Good Reading Magazine – July 2019

The July issue of Good Reading magazine is ready for you to enjoy through Blue Mountains Library!

This Month:

  • Craig Ensor on his blistering new novel The Warming, a love story set in an Australia ravaged by climate change.
  • Swallow the Air and After the Carnage author Tara June Winch on Indigenous languages and cultural pride in her latest novel The Yield.
  • Josephine Moon on ethical meat eating in her new book Buddhism for Meat Eaters.
  • Dr James Dunk shares stories of madness among colonists in Bedlam at Botany Bay.

The Yield by Tara June Winch

August Gondiwindi has been living on the other side of the world for 10 years when she learns of her grandfather’s death. She returns home for his burial, wracked with grief and burdened with all she tried to leave behind. Her homecoming is bittersweet as she confronts news that her grandfather’s property is to be repossessed by a mining company. Determined to make amends she endeavours to save their land – a quest that leads her to the voice of her grandfather and into the past, the stories of her people, the secrets of the river.

Tara June Winch’s The Yield is the story of a people and a culture dispossessed. But it is as much a celebration of what was and what endures, and a powerful reclaiming of Indigenous language, storytelling and identity.

Six Minutes by Petronella McGovern 

One Thursday morning, Lexie Parker dashes to the shop for biscuits, leaving Bella in the safe care of the other mums in the playgroup. Six minutes later, Bella is gone. Police and media descend on the tiny village of Merrigang on the edge of Canberra. Locals unite to search the dense bushland. But as the investigation continues, relationships start to fracture, online hate messages target Lexie, and the community is engulfed by fear. Is Bella’s disappearance connected to the angry protests at Parliament House? What secrets are the parents hiding? And why does a local teacher keep a photo of Bella in his lounge room?

The Other Half of Augusta Hope by Joanna Glenn

Augusta Hope has never felt like she fits in. At six, she’s memorising the dictionary. At seven, she’s correcting her teachers. At eight, she spins the globe and picks her favourite country on the sound of its name: Burundi. And now that she’s an adult, Augusta has no interest in the goings-on of the small town where she lives with her parents and her beloved twin sister, Julia. When an unspeakable tragedy up-ends everything in Augusta’s life, she’s propelled headfirst into the unknown. She’s determined to find where she belongs – but what if her true home, and heart, are half a world away?

The Cinema at Starlight Creek by Alli Sinclair

In 1994, location scout Claire Montgomery is trying to secure permission to shoot a TV show at a historic art deco cinema near a country town in Northern Queensland. In 1950, we meet Lena Lee, an ambitious Hollywood actress holding out for bigger roles and better characters, who is challenged by the male-dominated film industry and a scandalous affair. Can two women – decades apart – uncover lies and secrets to live the life they’ve dared to dream?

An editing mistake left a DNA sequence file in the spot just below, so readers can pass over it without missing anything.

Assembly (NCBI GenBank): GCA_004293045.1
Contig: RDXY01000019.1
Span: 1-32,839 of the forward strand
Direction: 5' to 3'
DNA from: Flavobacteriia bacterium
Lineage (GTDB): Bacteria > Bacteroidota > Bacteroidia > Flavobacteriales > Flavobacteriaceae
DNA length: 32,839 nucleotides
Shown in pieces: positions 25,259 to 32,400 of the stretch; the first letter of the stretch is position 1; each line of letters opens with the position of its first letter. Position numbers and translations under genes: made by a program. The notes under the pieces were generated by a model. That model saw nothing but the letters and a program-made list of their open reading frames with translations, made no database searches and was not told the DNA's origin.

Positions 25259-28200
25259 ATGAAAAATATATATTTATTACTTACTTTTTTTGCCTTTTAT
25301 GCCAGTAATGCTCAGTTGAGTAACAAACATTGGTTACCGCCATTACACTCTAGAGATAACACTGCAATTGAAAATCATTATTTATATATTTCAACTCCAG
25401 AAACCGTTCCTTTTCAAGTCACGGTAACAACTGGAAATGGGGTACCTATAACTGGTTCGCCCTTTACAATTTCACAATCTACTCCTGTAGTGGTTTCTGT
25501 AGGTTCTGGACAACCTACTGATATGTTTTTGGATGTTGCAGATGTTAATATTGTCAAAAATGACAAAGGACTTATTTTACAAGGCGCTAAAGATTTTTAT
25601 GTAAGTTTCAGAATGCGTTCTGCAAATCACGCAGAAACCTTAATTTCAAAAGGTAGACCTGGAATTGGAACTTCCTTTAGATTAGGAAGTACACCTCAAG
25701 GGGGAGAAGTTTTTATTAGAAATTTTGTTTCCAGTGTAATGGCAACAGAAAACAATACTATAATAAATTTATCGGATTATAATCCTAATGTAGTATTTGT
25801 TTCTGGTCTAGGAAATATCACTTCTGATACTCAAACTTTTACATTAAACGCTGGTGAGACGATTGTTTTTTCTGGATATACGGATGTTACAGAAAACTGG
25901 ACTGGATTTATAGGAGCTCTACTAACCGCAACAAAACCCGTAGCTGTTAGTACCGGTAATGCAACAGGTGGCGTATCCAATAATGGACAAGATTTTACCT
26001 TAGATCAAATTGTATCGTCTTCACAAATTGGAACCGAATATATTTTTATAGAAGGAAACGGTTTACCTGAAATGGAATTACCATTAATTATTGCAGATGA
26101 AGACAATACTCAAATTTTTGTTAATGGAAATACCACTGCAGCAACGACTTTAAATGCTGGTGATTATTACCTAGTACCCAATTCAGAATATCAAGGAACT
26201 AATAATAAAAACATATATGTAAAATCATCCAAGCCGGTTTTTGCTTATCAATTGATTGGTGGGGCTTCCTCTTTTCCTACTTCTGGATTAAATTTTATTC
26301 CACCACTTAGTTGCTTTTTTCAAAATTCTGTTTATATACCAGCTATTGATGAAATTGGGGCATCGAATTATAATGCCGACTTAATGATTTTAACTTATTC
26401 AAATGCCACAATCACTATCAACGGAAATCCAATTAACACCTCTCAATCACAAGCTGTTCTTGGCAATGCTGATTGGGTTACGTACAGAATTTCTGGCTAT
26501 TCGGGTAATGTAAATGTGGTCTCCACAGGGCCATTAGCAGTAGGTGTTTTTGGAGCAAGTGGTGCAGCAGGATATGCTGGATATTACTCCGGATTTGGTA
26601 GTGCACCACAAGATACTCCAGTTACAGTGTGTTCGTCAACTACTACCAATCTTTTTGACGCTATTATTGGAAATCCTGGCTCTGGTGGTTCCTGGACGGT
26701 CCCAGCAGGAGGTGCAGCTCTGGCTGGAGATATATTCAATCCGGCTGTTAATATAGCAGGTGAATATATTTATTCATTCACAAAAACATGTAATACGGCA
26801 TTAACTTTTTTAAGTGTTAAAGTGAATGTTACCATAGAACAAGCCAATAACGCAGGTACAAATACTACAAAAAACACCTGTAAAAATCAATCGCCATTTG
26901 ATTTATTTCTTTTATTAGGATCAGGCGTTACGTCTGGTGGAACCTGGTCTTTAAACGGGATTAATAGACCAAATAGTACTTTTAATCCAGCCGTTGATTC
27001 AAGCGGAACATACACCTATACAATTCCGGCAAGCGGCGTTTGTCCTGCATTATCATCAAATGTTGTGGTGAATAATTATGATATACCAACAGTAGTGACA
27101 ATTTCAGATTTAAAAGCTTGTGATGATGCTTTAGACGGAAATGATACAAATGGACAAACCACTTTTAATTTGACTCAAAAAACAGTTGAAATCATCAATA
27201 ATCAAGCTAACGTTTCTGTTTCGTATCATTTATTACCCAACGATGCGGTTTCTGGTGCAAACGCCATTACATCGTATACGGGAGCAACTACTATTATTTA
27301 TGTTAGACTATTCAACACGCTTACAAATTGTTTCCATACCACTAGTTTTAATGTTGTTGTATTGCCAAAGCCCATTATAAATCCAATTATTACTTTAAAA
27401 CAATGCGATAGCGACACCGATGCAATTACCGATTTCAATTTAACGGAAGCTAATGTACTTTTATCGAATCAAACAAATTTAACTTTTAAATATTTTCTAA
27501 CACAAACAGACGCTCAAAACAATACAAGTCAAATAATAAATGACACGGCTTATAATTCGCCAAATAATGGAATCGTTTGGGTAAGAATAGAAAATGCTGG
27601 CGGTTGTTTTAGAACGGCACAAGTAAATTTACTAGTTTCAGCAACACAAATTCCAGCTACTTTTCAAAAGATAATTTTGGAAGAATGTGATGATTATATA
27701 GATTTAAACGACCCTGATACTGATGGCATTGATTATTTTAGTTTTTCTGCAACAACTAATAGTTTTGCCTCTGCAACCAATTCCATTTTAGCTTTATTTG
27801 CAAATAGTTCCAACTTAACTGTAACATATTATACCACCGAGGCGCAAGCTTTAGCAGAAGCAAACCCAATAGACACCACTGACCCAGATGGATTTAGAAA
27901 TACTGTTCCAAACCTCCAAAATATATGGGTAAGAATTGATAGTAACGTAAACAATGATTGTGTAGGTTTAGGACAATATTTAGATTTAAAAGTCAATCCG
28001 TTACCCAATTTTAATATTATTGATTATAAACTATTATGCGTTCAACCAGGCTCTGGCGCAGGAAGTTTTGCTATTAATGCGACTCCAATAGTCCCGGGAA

You can borrow Good Reading from the library or access the digital subscription right here, right now, with your library card.

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eBook of the Month – July

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eBooks, eMagazines & eAudio from Blue Mountains library

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Carolyn’s Books of the Month – July

Best Read: The Spite Game by Anna Snoekstra

Mercilessly bullied in high school, Ava can’t move on until she’s exacted, precise, catastrophic revenge on the people who hurt her the most. First she watches Saanvi, who has it all together at a top architectural firm… which Ava will destroy the way her own life was destroyed. Then she watches Cass as she tries on a wedding dress, picks out a cake… and betrays her fiancé, which gives Ava control over crashing Cass’s future. Finally, Ava watches Mel… who knows she’s being watched, and is ready to play Ava’s game to the bitter end.

Crime: Give Me the Child by Melanie McGrath

Dr Cat Lupo aches for another child, despite the psychosis which marked her first pregnancy. So when Ruby Winter, a small girl in need of help, arrives in the middle of the night, it seems like fate. But as the events behind Ruby’s arrival emerge, Cat begins to question whether her decision to help Ruby has put her own daughter at risk..

Australian Author: Matryoshka by Katherine Johnson

When Sara Rose returns to live in her recently deceased grandmother’s Tasmanian cottage, her past and that of her mother and grandmother is ever-present. Sara’s grandmother, Nina Barsova, a Russian post-war immigrant, lovingly raised Sara in the cottage at the foot of Mt Wellington but without ever explaining why Sara’s own mother, Helena, abandoned her as a baby. Sara, a geneticist, also longs to know the identity of her father, and Helena won’t tell her. Now, estranged not only from her mother, but also from her husband, Sara raises her daughter, Ellie, with a central wish to spare her the same feeling of abandonment that she experienced as a child. When Sara meets an Afghani refugee separated from his beloved wife and family, she decides to try to repair relations with Helena – but when a lie told by her grandmother years before begins to unravel, a darker truth than she could ever imagine is revealed.

General: Every Breath by Nicholas Sparks